Vegetables are one of my favorite food groups. Not only do they offer up a variety of essential nutrients, but they also happen to be one of my favorite ways to add texture, flavor, visual appeal and variety to any meal.
Earlier this week I was having a conversation with a woman who just wanted to know one thing – how on earth do you make vegetables worth eating? Perhaps this is a question you too have asked. If so, I can assure you aren’t alone. And for as often as I get asked this question, I never get tired of helping people discover their own solution to this unique dilemma.
Vegetables are what I like to call my “hard to love” food group. Although I’ve loved vegetables for as long as I can remember, I also realize that not everyone was destined to be a dietitian like myself.
No, sadly, not everyone is a veggie fanatic. So if you find yourself pondering deeply over how vegetables should fit into your life, I’ve got a few suggestions specifically for you.
Plan meals around vegetables. Even though approximately half your plate should consist of fruits and vegetables at each meal, they aren’t always the first thing we think of. With so much real estate dedicated to these two food groups though, it can be helpful to prioritize them in the planning process.
When I plan meals, I often like to combine protein-rich foods with some sort of whole grain and a vegetable. Typically, foods from other food groups work their way in too, but I know that when these three foods are present, I’ve got a good base to build from.
Prepare ahead of time. Once you have a plan in place to utilize your vegetables, it may be beneficial to prepare them ahead of time. I typically don’t prep all my vegetables at once, but I do like to prepare extra vegetables at each meal time. This way, I can easily incorporate these into dishes throughout the week. For example, if a meal I’m making only requires half an onion, I’ll prepare the entire onion, reserving the half I don’t use as an easy add in to a meal I might make later in the week.
— Kati Mora MS, RDN (@KatiMoraRD) November 21, 2016
Try a new cooking technique. Do you ever feel like you’ve got the same two meals on repeat at home? Even I struggle with this. As a creature of habit, it can be difficult to get out of routine. So instead of trying to completely reinvent breakfast, lunch and dinner, consider smaller changes that can make an old meal feel new.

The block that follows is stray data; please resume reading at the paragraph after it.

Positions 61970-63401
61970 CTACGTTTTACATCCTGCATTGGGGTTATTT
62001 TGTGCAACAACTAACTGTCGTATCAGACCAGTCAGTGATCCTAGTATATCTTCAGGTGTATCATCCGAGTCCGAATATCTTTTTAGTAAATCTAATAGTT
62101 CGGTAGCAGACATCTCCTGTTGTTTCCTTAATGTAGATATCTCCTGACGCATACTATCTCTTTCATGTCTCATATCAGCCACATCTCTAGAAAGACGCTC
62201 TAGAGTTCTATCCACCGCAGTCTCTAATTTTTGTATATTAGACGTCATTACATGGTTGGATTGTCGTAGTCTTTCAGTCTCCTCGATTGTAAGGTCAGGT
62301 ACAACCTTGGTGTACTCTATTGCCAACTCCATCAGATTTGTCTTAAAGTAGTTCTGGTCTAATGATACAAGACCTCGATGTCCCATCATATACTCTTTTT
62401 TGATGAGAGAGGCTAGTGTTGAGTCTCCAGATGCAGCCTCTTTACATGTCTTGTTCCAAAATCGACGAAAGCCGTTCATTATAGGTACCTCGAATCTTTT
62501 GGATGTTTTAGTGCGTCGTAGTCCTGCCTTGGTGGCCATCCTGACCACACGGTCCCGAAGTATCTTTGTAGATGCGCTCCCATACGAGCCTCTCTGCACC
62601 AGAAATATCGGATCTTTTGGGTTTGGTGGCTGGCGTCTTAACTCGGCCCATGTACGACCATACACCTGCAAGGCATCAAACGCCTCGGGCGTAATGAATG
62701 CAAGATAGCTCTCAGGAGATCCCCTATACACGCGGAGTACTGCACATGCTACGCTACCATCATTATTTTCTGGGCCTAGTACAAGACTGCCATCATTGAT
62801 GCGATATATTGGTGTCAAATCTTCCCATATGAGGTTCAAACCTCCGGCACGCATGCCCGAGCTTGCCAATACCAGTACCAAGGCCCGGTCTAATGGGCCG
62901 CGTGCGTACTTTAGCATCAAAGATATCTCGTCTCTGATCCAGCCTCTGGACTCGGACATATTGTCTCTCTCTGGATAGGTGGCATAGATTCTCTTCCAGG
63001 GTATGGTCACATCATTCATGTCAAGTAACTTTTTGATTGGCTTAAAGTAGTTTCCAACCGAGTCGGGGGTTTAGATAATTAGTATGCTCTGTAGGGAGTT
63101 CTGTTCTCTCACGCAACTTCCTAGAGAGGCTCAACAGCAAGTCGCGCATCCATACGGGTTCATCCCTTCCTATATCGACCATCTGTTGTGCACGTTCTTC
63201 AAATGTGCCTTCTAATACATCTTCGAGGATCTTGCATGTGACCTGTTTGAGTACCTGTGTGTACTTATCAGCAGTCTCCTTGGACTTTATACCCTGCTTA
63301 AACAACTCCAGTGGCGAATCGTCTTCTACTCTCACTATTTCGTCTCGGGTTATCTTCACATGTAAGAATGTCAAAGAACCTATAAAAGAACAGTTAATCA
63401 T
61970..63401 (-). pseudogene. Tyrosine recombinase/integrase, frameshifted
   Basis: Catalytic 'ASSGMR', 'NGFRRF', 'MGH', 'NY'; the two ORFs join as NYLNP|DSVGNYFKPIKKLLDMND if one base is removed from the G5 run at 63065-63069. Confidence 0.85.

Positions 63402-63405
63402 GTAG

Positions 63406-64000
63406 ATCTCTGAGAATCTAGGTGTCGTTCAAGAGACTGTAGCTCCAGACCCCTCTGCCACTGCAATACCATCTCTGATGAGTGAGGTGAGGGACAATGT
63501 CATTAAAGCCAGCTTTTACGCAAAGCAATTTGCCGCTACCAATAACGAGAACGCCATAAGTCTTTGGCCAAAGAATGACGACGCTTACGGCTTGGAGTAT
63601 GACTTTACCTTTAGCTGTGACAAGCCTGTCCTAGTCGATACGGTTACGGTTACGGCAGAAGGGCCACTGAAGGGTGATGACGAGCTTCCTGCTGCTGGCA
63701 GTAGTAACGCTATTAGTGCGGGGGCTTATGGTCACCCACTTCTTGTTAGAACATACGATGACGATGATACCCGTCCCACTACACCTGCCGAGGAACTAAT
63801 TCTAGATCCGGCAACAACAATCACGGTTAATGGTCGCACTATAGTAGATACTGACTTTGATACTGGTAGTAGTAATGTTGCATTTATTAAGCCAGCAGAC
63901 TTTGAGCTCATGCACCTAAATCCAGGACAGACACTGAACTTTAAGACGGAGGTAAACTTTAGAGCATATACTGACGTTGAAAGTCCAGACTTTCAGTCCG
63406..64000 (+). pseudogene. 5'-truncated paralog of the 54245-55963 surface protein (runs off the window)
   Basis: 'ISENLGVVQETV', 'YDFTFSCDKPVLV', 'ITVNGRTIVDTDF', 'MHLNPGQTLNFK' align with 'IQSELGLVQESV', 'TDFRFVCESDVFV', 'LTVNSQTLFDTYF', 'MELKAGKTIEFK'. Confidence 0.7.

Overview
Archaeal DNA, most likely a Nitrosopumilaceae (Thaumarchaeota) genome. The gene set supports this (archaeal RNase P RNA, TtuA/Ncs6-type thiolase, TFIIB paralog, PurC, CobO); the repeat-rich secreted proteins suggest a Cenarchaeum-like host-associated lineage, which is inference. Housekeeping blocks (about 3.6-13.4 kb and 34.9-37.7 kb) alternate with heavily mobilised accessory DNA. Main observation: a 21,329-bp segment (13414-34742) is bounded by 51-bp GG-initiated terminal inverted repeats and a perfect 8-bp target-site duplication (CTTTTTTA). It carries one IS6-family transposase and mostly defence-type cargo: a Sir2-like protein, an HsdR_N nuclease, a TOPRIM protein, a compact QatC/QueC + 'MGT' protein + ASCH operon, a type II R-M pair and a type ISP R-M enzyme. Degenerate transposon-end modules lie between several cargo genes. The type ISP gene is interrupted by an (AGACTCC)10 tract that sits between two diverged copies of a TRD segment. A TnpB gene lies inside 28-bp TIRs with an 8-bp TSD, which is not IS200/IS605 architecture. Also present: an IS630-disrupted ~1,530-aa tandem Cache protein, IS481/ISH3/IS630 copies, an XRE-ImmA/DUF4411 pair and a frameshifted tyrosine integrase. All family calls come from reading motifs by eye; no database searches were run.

One great change? Trying a new-to-you cook method. Because vegetables are often underutilized, they are an easy focal point for trying new techniques. If you haven’t tried roasting, sautéing or grilling vegetables, I would highly recommend doing so.
Pro tip: Try identifying what qualities of foods you enjoy. If you prefer crunchy foods, you may enjoy lightly sautéed vegetables. If you prefer smoother, softer textures roasted vegetables may be more your style.
Pair with foods you love. Although it may be difficult to incorporate vegetables into your day consistently, there are probably foods you love that are much easier to add. When you begin to identify these foods, consider whether vegetables could be incorporated along with them.
For example, if you love spaghetti, it would be rather easy to incorporate vegetables into the sauce. Think Bell peppers, onion, or mushrooms!
Eat by the season. It may seem like there aren’t that many vegetables to choose from, but in reality there are lots of different vegetables available to us throughout the year. By becoming familiar with what is in season and when, you can add versatility to your vegetable round up and make your vegetable intake a lot more fun.
No matter how you look to incorporate vegetables, a good goal to shoot for is approximately 2 1/2 cups per day. If you aren’t quite sure what that looks like, the ChooseMyPlate.gov website is a great resource.
Need more suggestions for incorporating vegetables into your day? Here are some great suggestions from Cooking Light magazine.